Living with the dead to save the living | The Daily Star
12:00 AM, June 21, 2020 / LAST MODIFIED: 07:28 AM, June 21, 2020

Living with the dead to save the living

DMC mortuary staffer staying in morgue since mid-March to keep his family safe

His workplace and home are 150 yards apart, a distance that takes no more than five minutes to cover.

Yet for Sikandar Ali, a mortuary assistant at Dhaka Medical College, the morgue has been his home since mid-March.

He has not been going home to protect his family from being exposed to coronavirus.

"Sometimes I feel an intense urge to see my little grandchildren but I remind myself I should not be the source of infection for my family members," Sikandar said.

To prevent his family from getting exposed to coronavirus, Sikandar has been living in a room at the mortuary for the last three months, sometimes enduring the acrid smell of decomposing bodies.

Sikandar is well aware of the risks at his job. He knows he could be infected anytime, as he examines corpses sent from different parts of the country or while talking to relatives of the deceased.

The protective gear given to Sikandar and his colleagues are not nearly adequate enough.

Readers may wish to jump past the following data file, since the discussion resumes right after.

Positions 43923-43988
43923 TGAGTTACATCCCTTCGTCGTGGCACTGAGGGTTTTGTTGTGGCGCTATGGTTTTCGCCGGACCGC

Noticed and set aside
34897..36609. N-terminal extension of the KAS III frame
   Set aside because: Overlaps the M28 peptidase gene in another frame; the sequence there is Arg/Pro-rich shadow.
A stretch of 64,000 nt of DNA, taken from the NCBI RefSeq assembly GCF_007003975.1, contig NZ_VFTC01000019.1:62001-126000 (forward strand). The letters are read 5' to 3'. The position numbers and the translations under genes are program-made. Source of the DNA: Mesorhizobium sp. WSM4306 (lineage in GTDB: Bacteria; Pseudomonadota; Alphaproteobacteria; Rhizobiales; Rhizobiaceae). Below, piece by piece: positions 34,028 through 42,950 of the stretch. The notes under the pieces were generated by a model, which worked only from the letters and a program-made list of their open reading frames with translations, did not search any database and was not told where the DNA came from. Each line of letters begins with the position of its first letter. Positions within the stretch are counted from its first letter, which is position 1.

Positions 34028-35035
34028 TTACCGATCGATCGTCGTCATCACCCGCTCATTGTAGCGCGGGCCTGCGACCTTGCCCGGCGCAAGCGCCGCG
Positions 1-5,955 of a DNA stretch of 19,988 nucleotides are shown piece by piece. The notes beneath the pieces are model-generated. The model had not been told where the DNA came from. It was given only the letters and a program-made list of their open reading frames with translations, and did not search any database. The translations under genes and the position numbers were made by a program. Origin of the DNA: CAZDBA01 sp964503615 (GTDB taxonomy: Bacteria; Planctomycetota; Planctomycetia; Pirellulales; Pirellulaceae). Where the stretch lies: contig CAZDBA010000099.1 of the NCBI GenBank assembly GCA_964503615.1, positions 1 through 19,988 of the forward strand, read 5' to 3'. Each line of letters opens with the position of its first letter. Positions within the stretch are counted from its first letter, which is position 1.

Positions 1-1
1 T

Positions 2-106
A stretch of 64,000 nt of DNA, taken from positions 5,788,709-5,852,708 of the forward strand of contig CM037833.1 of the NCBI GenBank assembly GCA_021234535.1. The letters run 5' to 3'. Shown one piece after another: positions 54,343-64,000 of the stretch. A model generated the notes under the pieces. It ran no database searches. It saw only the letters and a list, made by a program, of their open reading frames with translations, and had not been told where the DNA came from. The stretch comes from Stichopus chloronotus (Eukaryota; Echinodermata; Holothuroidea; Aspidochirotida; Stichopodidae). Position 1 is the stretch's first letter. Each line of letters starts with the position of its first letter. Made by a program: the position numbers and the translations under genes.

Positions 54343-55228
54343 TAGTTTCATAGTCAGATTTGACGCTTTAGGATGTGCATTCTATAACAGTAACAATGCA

They have to reuse them after a wash, increasing the risk of the infection, said some staff members.

"My wife is a cardiac patient. Her heart valve was replaced seven years ago during an open-heart surgery. Apart from this, there are also four kids in my house," said Sikandar.

Just opposite Dhaka Medical College Hospital's entrance, close to its new building, Sikandar's wife, a son, two daughters and four grandchildren live. "Whenever I talk to them, my grandchildren ask why I don't come home."

His family members make him meal packets and leave it near the door after receiving a call from Sikandar. A man has been tasked with bringing them to Sikandar every day.

"I can go and collect the food. But if my grandchildren somehow end up seeing me, they will definitely rush towards me and I won't be able to keep them away," Sikandar said.

Sikandar was appointed a morgue assistant at the age of 18. He has assisted in autopsies on thousands of bodies at the forensic medicine department at DMC.

Working at the morgue for almost four decades, blood, gore and mutilated bodies do not scare him. But this pandemic has gotten the better of Sikandar and he eagerly awaits the day when he can reunite with his family.

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